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Static Electricity

Most of us have experienced or even played with static electricity at one time or another. So in this page well explain what it is and have a play with it.

Static electricity is generated for almost any movement. Most of the time it is corrected as it is generated but there are many times when it doesn't and it builds to a point where you notice it. Try drag your feet on the carpet with shoes on, rub a balloon on your head or take cloths from a dryer and you might experience it. Because of the properties of some of the materials involved, the charge builds and when it is discharged (when you touch something metal) you can see the spark. These are all formed by physical or mechanical friction knocking loose electrons.

Experiment with it:
You might have to wait for a dry day or an air conditioned room for this to work as moisture in the air will mean this will not work well. First tear up or cut up a piece of paper into the smallest pieces you can get. Next, inflate a rubber balloon. Now hold it in one hand and rub it on your hair. This removes some electron from your hair and the rubber balloon picks them up, giving it a negative charge. If you move the balloon near the paper you can watch all the bits of paper jump up to the balloon.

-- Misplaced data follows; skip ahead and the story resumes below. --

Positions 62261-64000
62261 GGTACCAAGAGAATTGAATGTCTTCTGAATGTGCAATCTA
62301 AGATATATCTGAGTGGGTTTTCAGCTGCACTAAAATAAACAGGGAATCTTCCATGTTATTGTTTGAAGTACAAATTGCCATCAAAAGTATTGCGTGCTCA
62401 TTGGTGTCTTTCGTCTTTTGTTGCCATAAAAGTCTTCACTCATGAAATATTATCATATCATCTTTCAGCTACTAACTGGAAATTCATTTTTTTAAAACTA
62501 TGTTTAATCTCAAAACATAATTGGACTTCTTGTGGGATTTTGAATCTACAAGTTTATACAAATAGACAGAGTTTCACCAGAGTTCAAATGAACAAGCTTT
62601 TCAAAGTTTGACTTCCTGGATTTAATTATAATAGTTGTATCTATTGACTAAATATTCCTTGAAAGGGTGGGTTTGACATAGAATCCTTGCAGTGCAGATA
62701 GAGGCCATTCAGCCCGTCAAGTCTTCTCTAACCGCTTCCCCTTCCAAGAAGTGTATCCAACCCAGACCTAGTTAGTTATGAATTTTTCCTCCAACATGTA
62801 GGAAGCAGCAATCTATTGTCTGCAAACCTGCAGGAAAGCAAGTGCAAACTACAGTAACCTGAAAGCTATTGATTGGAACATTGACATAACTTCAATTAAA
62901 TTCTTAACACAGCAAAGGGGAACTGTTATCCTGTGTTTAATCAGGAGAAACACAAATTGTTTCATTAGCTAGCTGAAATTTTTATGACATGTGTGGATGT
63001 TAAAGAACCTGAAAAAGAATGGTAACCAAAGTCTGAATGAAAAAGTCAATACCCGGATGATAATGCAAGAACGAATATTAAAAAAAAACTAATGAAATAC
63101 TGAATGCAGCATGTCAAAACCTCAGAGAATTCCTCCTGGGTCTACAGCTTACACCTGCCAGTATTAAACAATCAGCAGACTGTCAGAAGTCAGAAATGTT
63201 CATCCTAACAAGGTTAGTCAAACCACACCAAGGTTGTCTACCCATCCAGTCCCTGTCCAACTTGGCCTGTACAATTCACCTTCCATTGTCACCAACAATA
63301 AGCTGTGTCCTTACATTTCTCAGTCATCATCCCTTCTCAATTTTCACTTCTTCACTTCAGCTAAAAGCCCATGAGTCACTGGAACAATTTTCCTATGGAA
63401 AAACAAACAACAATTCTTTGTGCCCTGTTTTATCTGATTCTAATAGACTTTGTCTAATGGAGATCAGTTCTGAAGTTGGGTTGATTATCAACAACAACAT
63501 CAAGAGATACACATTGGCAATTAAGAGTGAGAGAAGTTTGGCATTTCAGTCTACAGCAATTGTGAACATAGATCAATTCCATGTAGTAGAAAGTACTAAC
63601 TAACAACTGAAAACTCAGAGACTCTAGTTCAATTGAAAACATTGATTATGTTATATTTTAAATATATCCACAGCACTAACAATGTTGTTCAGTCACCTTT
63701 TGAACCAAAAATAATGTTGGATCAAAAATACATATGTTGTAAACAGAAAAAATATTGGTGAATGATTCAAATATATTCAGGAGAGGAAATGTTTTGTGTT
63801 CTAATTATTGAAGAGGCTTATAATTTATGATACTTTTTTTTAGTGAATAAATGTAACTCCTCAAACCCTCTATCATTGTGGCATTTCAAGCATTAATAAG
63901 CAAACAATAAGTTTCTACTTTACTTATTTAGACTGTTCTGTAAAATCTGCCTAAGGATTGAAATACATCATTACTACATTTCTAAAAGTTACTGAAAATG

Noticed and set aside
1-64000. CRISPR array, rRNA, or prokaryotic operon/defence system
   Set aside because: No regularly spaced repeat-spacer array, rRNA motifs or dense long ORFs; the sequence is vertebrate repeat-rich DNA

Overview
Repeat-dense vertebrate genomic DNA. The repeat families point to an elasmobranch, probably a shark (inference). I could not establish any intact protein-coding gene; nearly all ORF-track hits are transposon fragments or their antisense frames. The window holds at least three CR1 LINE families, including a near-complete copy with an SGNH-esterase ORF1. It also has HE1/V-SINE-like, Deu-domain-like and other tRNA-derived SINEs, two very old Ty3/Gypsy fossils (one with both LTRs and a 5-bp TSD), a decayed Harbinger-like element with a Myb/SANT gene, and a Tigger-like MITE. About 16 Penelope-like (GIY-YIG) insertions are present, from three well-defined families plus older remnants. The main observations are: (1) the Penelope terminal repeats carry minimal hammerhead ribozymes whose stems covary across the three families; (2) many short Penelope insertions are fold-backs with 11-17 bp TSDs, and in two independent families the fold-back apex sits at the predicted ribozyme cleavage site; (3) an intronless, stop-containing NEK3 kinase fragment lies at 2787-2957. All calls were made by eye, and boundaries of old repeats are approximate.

static balloon picture.

This work because like charge repel and different charge attract. The negative charge on the comb is attracted to the neutral paper. This can be seen in making a homemade electroscope.

Get a jar with a cork top and make a hole in the centre. Insert a piece of copper wire into the hole leaving some out each end. Take a small piece of foil and with gloves on cut a long rectangle of foil and fold it in half. On the bottom end of the wire, bend it into a triangle. And, with gloves, place the foil over the loop. Now place the cork on the top of the jar. It should look something like this.

cork jar homemade electroscope

Now when you place an electrical charge (try your balloon again) one the copper wire a charge will run through it and the aluminum foil. The foil is light enough that the two sides of the folded foil, having an equal charge will move apart. The further they move apart the more charge I there is. Neat huh.

cork jar experimental electroscope results


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